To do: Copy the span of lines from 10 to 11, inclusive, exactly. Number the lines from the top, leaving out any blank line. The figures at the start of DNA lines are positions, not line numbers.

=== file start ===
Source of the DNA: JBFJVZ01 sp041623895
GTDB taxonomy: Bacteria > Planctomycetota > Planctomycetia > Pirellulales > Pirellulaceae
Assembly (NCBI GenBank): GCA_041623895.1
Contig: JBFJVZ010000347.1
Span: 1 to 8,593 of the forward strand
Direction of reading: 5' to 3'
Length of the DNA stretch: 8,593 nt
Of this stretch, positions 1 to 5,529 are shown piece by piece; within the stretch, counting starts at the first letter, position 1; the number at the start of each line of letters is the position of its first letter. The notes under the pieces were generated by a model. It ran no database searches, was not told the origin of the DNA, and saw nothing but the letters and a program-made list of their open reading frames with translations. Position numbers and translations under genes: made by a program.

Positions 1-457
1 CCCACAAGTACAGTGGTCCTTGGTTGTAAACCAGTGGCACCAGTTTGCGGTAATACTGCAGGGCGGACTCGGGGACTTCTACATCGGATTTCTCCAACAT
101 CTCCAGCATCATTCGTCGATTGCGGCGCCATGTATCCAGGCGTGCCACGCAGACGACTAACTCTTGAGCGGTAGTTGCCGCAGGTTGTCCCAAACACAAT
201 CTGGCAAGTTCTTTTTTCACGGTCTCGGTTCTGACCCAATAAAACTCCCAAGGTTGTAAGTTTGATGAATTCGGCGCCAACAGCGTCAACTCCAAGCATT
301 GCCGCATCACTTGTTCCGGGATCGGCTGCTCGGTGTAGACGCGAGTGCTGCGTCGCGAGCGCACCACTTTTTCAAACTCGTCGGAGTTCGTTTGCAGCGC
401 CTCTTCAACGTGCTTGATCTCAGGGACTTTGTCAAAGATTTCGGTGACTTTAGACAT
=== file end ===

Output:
1 CCCACAAGTACAGTGGTCCTTGGTTGTAAACCAGTGGCACCAGTTTGCGGTAATACTGCAGGGCGGACTCGGGGACTTCTACATCGGATTTCTCCAACAT
101 CTCCAGCATCATTCGTCGATTGCGGCGCCATGTATCCAGGCGTGCCACGCAGACGACTAACTCTTGAGCGGTAGTTGCCGCAGGTTGTCCCAAACACAAT